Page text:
Ever since the Covid-19 pandemic reached our shores, uncertainty has hung over almost everything. Lockdown was easy in some ways, because the range of actions we could take were so limited that it gave us very little extra to be uncertain about. But as lockdown eased I noticed that I suddenly had choices available to me again that hadn’t been there for some time, and for the first time I was able to see how much uncertainty that created for me. Should I go here? Should I go there? Should I do this first and that second? Or should I do that first and this second?
I felt the disruption that the return of choices made, and I reflected on how simple and settled life was when there were less options. But I thought nothing more of it, I just saw it as an artefact of modern life. We all know that we have too many choices offered to us in every area of our lives, and that having to choose things all the time is a burden.
But one day in meditation I was trying to contemplating the moment and everything in it, and I observed that my inner monologue had a tendency to keep making summary statements of whatever I had just experienced. “That was craving,” it would say after I noticed a feeling of craving. “That was aversion,” it would pipe up after I noticed myself recoiling from something. “Thoughts are not-self,” it would say, just after I had recognised I was attaching to a thought.
I had stopped paying much attention to these statements ages ago. I just treated them like echoes, the noise that remains in the mind after the thought fades away, much like the way the sound of an ambulance siren remains long after the ambulance itself has passed. I just treated them as brain noises and let them be, much like any other sound I could hear.
This time though I was intrigued. I decided to investigate them, what were they? Why did they happen? I knew that they were unnecessary, I didn’t need to be told what I had just experienced because I had just experienced it. Was it just a reflex, some kind of habitual action I wondered.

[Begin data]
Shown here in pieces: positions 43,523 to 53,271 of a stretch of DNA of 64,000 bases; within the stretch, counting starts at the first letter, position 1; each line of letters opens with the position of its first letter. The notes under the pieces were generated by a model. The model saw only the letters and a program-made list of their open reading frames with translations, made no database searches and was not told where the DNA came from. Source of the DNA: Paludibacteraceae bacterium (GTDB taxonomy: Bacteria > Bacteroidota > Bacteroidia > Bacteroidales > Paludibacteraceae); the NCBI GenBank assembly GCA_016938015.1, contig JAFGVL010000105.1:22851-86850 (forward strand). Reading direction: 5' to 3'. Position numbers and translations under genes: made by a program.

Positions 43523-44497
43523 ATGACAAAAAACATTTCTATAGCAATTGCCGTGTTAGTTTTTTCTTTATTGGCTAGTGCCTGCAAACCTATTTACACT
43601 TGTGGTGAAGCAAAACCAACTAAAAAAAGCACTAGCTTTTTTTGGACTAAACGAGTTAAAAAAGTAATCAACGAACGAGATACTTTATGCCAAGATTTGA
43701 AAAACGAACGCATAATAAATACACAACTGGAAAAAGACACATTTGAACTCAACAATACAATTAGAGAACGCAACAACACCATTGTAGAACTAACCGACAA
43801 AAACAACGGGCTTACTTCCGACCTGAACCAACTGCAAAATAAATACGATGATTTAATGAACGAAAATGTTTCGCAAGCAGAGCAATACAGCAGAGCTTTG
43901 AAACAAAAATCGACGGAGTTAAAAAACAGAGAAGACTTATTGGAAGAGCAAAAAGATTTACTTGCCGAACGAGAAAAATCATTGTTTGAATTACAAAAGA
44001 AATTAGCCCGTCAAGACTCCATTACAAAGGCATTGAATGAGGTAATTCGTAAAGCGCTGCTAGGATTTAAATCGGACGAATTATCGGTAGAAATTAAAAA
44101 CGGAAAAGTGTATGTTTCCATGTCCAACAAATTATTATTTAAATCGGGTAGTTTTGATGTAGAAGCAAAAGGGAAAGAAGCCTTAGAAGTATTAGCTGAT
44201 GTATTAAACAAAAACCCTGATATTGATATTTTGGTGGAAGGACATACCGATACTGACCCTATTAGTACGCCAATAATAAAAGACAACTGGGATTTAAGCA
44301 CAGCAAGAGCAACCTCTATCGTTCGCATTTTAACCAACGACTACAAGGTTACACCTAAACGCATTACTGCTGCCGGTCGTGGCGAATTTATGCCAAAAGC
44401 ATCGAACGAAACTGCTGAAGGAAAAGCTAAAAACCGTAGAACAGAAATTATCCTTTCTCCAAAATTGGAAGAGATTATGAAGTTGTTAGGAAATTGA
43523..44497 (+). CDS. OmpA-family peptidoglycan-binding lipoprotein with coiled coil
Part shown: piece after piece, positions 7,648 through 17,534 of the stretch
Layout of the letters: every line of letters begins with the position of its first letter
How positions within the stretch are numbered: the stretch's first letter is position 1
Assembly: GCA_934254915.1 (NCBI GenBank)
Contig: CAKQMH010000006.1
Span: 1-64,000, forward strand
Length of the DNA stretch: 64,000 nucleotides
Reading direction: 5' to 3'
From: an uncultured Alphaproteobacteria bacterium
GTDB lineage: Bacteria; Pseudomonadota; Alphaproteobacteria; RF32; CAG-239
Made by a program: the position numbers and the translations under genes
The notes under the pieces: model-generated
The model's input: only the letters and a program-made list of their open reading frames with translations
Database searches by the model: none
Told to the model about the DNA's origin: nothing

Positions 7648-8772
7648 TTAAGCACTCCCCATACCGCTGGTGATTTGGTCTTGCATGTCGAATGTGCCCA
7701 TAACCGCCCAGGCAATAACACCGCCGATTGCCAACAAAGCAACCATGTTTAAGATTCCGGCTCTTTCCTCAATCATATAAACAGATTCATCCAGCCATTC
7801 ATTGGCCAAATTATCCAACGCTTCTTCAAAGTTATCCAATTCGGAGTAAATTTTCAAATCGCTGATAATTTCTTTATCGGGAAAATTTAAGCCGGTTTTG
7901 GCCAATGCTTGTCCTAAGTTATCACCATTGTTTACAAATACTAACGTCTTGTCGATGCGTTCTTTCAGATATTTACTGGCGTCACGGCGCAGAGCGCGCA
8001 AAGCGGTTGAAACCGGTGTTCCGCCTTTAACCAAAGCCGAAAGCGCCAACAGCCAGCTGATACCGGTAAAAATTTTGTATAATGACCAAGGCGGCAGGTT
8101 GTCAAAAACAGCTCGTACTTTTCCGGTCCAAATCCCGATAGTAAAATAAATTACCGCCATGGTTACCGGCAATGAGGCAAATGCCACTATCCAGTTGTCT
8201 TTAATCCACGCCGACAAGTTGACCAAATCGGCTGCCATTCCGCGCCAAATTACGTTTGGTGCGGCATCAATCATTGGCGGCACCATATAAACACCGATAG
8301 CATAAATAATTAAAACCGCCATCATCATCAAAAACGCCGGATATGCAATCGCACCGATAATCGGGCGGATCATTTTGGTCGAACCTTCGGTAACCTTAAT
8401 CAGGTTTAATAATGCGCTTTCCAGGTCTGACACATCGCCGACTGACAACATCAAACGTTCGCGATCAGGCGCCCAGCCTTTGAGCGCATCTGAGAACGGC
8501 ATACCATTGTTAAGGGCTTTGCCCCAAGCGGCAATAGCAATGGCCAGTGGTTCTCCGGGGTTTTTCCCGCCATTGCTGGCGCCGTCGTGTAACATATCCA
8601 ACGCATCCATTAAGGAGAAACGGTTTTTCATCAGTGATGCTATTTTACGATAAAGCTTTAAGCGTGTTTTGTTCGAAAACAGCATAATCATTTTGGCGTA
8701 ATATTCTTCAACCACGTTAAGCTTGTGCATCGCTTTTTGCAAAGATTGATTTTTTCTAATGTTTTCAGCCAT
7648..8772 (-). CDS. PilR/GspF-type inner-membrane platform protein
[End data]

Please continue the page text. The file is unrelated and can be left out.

I spent some time observing this habit of my mind, both while meditating and while doing my ordinary things, and eventually I realised that it was to do with certainty. As I was mulling over a problem or a decision, I noticed the tendency of my mind to want to find a summary statement of what my action was going to be to resolve it. “Should I do this? Should I do that? … Right, I’ll do this and this, and then wait for the outcome of that.” I recognised that the reflective statements my mind voiced while I was meditating were somehow connected to this, but I couldn’t fully understand why. So when I sat in meditation, I determined to find out how this process was operating.
Observing my experience I quickly found that in the moments in my meditation where I was just observing experience and getting further away from self-view had a quality of uncertainty about them, and the reflective statement brought the certainty back, albeit briefly.
So I then examined that experience at the level of sensation and I found that what I felt as uncertain was being underpinned by feelings of discomfort, and what I experienced as certainty was accompanied by a feeling of relief at the ending of that discomfort. I could see there was an element of clinging to the feeling that certainty brought, a feeling of comfort, relief, and stability. I could also see that there was a feeling of craving when relief wasn’t there.
The human body has all kinds of different reward systems in it, and the feeling of relief at the return to safety is one of them. These natural systems serve their purposes, but over time we have learnt how to trigger our own reward systems, and thoughts are one of the ways we can do it. So as well as having aversion to discomfort, I was possibly also triggering my reward systems to make myself feel better too, which is not dissimilar to what we do when we have a cigarette or eat some chocolate. These ways that we can make ourselves feel better can be just as addictive as cigarettes, and I felt like that was an element in what I was doing.
I realised that what I needed to do to change this pattern was to sit through the moment of discomfort, and then sit through the discomfort of the cravings for the solution. As an ex-smoker I know all too well the feeling of having to sit through a craving, but that also gives me plenty of experience of knowing that the cravings are like waves – they build, they peak, then they fade away. If you can just hold on for the cycle of the wave, then you will be fine.
I meditated and waited for that feeling of discomfort to come up, then the word that naturally came into my mind was “tolerate”. I needed to just tolerate the feelings of discomfort, I needed to restrain the impulses to think of something to make it all feel better and tolerate the cravings for certainty. Tolerate, tolerate, tolerate was all that I was thinking for most of the sit, as wave after wave of uncertainty, discomfort, and cravings flared up and died down over and over again.